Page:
The truth is, I’m a 31-year-old woman who’s lucky to have a bunch of amazing friends, who hasn’t had the best family life, who’s been through a normal amount of shit, who has gotten this far by believing that bouncy balls and signs from the Universe guide me, who has never really known true love, who wants to know what that feels like, who has always said “I love you” first, and I once moved from Oklahoma to Los Angeles because I believed I could make it as a standup.
I once drove my car out of Norman on my 29th birthday and left a man who actually loved me behind.
I once dropped a bouncy ball with my initials on it in Denver, in Las Vegas, in all the cities I passed through on my drive to L.A.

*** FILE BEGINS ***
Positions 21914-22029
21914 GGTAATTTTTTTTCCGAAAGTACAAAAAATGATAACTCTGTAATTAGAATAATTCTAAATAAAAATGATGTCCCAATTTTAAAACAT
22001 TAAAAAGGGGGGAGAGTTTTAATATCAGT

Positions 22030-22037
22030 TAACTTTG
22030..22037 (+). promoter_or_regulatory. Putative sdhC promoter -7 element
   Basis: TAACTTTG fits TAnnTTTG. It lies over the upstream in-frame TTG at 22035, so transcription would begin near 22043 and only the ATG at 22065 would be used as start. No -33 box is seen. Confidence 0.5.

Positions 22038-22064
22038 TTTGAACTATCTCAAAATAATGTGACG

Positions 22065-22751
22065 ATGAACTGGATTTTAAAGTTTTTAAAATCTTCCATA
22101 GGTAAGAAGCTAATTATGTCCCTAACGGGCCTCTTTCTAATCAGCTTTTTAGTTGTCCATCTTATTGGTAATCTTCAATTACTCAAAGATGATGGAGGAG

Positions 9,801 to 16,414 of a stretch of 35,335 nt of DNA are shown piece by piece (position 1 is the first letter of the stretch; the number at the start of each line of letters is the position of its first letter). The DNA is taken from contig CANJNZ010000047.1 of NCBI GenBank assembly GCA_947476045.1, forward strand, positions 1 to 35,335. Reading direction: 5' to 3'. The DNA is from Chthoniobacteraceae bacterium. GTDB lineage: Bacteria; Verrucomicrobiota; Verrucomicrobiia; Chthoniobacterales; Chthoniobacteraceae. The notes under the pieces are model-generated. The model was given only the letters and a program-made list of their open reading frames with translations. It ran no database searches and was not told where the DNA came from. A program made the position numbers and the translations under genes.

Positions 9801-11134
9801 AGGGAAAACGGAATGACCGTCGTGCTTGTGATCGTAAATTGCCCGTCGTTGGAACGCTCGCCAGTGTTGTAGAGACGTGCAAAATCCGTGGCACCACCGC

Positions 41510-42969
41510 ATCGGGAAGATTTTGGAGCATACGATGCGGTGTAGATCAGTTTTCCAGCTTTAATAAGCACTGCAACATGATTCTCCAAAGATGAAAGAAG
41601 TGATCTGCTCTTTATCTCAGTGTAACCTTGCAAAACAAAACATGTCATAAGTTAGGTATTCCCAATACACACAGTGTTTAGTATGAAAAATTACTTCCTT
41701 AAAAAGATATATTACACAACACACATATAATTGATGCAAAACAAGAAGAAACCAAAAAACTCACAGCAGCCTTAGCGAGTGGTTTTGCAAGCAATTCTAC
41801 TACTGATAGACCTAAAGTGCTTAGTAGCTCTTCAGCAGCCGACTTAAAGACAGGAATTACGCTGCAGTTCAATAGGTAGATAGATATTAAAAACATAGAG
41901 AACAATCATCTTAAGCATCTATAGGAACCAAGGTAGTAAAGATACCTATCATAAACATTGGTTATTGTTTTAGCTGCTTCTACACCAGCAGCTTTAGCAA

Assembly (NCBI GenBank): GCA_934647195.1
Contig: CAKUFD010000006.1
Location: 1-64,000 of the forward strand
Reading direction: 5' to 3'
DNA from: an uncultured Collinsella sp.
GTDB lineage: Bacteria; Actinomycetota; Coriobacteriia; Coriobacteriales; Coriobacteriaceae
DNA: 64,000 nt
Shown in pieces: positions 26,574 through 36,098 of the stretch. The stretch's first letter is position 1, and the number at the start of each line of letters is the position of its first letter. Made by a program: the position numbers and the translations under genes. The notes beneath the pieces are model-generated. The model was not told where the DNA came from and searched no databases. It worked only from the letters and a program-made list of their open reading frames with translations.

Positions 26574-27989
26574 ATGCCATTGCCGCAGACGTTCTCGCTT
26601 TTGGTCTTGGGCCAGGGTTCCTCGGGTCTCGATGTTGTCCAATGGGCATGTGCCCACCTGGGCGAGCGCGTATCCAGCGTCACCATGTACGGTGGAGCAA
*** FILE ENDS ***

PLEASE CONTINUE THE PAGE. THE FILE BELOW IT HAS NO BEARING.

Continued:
I once started from scratch after five years.
I once went to open mics in a huge city where I didn’t know anyone, and no one even tried to pronounce my last name right.
I once decided that the things I get should be based on how much work I put into them and how much I’m willing to sacrifice.
I once listened to recordings of three standup sets I did on a random Wednesday night in L.A., and it suddenly hit me that all three of the hosts knew how to say my last name.
The truth is, if I’ve ever had a true love, it has always only been standup.
And if there ever was any magic, it has always only been me.
It’s a sunny day in L.A. I’m driving home from work in traffic like I do every day. As I get on the 110, a car merges in the lane just ahead of me. There’s a bumper sticker on the back. It says this:
“If not for love, then why?”
About the Author
Leah Kayajanian is a comedian and writer who lives in L.A. She spends her days working at a school and her nights doing standup and creating cool things with her friends.